Figure 1 shows a typical composition of an intertidal area. The channels are defined below MLW (mean low water), the sand and mud flats or tidal flats are located between MLW and MHW (mean high water). The salt marshes are defined above MHW. The word ‘creek’ is not only used for tidal streams in the salt marsh, but also in the tidal flat.
Figure 2 shows five tidal basins in the vicinity of Perkpolder, with some of them not yet open (Hertogin Hedwigepolder and Waterdunen). The basins vary in size and tidal range (Table 1). The calculated percentages of channels, tidal flats and salt marches are based on the definition that was mentioned earlier, and presented in Figure 1. Since this definition is only based on height levels, the bed levels of tidal creeks are added to the area of tidal flats, so tidal creeks are not recognized as separate morphological features.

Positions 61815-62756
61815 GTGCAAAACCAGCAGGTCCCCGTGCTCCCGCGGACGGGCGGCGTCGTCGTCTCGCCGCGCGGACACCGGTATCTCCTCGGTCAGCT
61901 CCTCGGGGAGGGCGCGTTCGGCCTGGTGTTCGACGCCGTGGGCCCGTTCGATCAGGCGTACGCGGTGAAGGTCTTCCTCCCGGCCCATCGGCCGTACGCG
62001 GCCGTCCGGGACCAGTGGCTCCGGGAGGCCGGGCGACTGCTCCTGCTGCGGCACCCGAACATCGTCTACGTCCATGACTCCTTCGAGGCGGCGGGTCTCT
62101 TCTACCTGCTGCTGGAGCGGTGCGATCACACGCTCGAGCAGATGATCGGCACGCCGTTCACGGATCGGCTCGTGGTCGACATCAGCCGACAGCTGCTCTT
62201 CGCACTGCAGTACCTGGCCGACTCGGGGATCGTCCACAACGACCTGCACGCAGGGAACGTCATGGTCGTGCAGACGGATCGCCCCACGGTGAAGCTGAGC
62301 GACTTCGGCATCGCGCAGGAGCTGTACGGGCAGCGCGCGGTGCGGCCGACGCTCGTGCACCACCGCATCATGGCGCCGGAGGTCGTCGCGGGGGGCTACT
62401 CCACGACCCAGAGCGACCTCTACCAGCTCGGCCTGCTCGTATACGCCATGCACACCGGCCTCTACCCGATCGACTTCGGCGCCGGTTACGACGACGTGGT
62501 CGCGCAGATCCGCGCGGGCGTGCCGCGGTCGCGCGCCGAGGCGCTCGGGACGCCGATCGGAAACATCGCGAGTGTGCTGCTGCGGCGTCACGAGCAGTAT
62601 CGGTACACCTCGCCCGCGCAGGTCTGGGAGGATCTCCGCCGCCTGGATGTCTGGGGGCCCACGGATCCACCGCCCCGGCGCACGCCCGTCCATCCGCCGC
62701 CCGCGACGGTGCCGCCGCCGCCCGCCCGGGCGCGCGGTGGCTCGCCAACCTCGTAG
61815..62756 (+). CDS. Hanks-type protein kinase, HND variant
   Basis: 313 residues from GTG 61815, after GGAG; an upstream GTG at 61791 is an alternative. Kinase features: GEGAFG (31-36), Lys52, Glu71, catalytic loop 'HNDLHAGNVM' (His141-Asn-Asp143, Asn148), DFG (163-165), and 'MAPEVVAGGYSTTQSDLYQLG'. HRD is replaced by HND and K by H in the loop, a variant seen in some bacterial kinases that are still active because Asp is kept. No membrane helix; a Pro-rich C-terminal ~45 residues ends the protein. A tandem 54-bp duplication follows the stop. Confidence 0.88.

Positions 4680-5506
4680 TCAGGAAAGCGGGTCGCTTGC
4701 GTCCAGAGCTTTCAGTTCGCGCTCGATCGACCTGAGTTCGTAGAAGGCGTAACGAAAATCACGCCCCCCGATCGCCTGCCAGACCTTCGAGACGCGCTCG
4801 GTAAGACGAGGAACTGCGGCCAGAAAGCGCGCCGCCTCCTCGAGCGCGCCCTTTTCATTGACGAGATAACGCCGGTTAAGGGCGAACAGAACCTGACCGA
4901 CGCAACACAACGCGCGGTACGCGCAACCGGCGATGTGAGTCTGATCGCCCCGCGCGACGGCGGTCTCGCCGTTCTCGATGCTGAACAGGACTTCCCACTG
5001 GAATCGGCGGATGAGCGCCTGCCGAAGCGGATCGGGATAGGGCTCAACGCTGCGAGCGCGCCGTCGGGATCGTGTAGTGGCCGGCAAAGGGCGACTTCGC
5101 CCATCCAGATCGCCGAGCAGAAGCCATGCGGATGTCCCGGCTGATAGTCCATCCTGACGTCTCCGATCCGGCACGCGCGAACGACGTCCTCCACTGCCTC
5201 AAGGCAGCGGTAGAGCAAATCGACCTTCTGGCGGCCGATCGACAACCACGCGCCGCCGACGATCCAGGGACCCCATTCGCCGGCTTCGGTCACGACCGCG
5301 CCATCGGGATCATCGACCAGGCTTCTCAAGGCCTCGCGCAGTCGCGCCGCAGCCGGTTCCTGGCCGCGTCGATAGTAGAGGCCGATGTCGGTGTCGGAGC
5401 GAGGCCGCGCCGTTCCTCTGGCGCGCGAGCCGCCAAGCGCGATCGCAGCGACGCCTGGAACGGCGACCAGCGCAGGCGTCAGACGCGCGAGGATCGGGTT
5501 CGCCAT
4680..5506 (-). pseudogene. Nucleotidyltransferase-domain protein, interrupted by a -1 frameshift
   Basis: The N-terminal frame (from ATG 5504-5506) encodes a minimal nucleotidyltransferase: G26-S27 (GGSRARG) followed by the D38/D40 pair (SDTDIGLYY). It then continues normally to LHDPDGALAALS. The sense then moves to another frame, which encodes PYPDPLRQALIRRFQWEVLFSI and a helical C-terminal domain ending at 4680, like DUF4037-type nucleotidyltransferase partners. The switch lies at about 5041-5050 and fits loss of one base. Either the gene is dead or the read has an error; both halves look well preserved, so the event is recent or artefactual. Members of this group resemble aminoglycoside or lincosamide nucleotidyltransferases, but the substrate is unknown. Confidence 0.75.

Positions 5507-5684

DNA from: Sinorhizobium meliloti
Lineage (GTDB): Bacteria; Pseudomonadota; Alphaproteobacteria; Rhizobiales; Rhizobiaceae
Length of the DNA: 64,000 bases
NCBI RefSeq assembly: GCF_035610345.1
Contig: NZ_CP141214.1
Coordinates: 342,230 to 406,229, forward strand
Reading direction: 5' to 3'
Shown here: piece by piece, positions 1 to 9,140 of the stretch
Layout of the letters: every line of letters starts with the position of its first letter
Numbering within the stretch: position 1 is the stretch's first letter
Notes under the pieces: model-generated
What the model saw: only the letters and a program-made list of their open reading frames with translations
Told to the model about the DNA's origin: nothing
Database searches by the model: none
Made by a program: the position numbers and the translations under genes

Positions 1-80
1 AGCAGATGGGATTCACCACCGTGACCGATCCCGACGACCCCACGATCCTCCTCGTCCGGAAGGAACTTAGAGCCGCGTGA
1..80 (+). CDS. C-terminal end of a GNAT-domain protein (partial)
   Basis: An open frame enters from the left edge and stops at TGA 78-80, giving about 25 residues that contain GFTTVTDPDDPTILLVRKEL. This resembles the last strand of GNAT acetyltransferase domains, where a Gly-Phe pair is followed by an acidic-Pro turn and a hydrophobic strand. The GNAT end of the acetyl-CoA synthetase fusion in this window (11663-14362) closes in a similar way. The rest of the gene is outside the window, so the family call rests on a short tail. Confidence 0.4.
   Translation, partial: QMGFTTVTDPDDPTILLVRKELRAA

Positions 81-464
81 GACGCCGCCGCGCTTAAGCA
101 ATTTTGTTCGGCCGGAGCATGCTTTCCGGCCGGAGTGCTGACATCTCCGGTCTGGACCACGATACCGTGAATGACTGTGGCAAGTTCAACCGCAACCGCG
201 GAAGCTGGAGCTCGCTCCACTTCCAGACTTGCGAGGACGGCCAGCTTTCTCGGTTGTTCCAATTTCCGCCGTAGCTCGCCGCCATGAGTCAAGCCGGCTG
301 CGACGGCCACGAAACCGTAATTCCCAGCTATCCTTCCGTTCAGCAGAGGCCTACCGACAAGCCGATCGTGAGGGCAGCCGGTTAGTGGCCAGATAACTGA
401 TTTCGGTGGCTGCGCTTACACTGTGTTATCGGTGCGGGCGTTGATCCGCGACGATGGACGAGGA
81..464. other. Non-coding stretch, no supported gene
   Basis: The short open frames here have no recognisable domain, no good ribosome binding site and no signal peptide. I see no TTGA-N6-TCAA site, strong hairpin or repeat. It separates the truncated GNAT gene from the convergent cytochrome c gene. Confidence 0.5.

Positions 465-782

Hypsometric curves have been used to calculate the percentage of channels, tidal flats and salt marches (Boersema et al. 2016 page 14). The high percentage of salt marches is seen in Saeftinghe (52%), Waterdune (63%) and Sieperdaschor (67.5%), which is an indication of a mature tidal basin. High coverage of tidal flats is an indication of relatively young basins, for example Perkpolder (88%) and Hedwigepolder (99%). The tidal range in Rammegors and Waterdune is much smaller because of a human-induced tempered tide. If Saeftinghe and Sieperdaschor are regarded as reference basins for Perkpolder, but at a later stage of the succession (from young to mature), it is clear from that Perkpolder tidal basin will undergo mature morphological changes if sediment import will not be a limiting factor.
|Tidal basin||Total area (ha)||MLW (m NAP)||MHW (m NAP)||Channel (%)||Tidal flat (%)||Salt marsh (%)|